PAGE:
Vodafone rules out Wells 3G mobile broadband upgrade

Tuesday, February 28th 2012
Residents in Wells are unlikely to benefit from a Vodafone network upgrade in the near future, a spokesman has revealed.
Vodafone rules out Wells 3G mobile broadband upgrade
Vodafone has ruled out the possibility of upgrading its mobile broadband service in the Somerset cathedral city of Wells.

The mobile operator launched a legal battle to install faster 3G infrastructure in the area, but has now decided there is not sufficient demand from consumers to justify the potentially costly investment in its local network, reports the Wells Journal.

Planning permission for the installation of a 3G mast was originally rejected by Mendip District Council, which expressed concern about the impact of radiation on residential properties close to the proposed site.

Vodafone appealed against the decision and was given the green light to proceed with the infrastructure work in 2009, but has decided not to do so, leaving customers stuck without a fast mobile broadband service.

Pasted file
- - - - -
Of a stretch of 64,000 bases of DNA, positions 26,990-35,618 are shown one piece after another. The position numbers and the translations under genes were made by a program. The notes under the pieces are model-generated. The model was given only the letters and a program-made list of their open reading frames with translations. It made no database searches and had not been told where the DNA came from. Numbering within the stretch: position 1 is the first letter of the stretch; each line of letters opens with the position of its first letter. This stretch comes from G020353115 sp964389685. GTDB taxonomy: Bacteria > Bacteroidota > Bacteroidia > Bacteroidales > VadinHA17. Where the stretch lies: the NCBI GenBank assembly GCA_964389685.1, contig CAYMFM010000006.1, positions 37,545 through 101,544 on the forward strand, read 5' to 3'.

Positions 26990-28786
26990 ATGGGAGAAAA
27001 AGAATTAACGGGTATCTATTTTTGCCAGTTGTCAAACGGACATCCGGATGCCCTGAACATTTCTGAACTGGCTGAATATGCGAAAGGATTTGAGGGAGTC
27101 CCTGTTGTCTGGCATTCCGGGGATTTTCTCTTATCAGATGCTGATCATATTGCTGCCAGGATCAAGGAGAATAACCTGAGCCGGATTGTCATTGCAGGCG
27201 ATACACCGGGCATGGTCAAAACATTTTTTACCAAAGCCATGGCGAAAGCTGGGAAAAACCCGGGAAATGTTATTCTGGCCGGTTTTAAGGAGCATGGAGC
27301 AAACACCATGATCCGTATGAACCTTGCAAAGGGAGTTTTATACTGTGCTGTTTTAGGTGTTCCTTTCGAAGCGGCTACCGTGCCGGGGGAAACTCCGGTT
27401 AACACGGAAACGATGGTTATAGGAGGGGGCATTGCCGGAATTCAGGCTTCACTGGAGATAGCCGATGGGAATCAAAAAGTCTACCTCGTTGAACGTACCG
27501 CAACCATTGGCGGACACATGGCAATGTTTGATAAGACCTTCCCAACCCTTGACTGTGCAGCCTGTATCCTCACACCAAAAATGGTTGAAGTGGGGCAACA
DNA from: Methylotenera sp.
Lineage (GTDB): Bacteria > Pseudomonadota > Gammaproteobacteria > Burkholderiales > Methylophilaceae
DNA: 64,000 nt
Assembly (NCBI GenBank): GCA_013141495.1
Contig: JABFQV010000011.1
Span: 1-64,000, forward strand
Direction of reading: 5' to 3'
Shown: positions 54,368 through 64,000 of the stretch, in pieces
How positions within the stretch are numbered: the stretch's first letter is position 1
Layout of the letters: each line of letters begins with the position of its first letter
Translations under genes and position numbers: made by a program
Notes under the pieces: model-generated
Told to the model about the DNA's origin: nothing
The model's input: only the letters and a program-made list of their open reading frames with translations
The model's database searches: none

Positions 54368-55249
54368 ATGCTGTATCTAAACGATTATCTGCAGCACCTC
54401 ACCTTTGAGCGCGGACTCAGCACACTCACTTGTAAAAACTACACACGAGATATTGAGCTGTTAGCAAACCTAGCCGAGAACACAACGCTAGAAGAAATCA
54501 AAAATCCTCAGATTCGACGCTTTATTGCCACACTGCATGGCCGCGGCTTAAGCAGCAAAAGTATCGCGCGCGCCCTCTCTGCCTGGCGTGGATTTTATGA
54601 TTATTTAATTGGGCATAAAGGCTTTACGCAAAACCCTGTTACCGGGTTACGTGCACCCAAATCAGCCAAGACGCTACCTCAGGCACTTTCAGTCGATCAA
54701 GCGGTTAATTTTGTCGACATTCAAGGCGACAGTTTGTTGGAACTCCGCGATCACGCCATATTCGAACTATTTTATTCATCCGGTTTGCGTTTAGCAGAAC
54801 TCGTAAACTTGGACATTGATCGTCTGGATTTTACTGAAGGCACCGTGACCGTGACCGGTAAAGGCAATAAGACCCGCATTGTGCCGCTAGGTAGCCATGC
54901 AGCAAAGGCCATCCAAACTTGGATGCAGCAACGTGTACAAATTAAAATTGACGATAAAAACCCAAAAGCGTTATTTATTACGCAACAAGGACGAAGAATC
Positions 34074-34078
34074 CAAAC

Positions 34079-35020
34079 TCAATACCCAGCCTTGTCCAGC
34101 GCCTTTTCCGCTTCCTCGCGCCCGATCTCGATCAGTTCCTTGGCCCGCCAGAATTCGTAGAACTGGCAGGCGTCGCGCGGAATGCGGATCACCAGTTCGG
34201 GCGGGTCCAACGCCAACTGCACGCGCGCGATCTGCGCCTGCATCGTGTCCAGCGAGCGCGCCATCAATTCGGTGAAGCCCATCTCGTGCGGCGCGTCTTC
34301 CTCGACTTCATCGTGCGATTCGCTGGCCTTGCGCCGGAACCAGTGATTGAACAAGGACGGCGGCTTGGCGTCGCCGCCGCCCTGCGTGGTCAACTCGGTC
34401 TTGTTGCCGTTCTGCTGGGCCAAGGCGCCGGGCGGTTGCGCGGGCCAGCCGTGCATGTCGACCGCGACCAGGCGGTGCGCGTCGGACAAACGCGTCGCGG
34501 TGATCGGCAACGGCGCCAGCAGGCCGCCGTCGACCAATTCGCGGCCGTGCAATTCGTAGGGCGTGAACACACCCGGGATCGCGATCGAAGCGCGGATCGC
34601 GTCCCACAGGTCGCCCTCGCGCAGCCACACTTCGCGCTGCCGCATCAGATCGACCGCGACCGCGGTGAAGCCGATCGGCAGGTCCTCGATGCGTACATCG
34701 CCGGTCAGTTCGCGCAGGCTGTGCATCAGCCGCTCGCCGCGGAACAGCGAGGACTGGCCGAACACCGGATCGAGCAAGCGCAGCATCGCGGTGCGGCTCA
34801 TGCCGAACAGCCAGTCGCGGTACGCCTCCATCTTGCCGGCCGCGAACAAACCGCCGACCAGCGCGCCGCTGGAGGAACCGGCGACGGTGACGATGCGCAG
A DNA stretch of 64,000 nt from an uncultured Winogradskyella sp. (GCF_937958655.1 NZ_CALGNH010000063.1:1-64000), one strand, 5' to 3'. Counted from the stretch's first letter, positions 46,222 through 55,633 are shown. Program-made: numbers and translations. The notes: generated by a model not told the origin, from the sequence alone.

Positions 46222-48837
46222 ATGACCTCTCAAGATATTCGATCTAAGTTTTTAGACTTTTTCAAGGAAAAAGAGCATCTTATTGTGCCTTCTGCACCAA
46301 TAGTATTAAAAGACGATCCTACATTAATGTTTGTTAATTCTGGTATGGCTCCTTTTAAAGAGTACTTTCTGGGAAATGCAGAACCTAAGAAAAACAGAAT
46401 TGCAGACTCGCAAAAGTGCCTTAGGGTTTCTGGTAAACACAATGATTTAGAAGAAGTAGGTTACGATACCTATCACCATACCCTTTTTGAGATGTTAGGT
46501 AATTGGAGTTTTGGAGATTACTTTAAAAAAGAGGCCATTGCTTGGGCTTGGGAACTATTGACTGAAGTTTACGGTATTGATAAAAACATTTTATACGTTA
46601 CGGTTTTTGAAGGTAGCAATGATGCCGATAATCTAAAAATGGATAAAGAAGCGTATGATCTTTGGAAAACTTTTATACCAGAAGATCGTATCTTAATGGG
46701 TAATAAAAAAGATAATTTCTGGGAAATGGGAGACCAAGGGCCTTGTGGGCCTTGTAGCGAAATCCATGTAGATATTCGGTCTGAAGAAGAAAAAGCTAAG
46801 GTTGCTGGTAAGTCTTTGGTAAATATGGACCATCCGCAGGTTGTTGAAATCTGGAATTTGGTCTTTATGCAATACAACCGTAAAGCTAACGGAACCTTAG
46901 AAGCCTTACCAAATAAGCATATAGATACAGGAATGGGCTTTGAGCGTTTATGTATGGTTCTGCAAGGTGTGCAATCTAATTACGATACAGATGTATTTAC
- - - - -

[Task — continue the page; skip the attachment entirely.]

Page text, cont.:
Responding to queries about its future plans for the south-west city, a Vodafone spokesman said there is little prospect of the upgrade being carried out in the near future.

"We have no immediate plans to improve 3G coverage in Wells," he revealed. "It is a question of prioritising our programme of work and we are targeting higher population centres at present."

Speaking at the Mobile World Congress in Barcelona this week, Vodafone chief executive Vittorio Colao warned that a recent ruling to slash the amount mobile service providers charge to connect calls from landlines will hamper the industry's ability to invest in vital upgrades.

These rates are set to fall by 85 per cent by April 2015, costing companies in the mobile industry around £800 million in revenues every year.

This comes at a time when network operators are having to shell out tens of billions of pounds to prepare their infrastructure for the rollout of 4G services, a process that is due to begin in the UK next year.

"We really need to stop this autopilot regulation mentality that is still present in many parts of the world," Mr Colao remarked.

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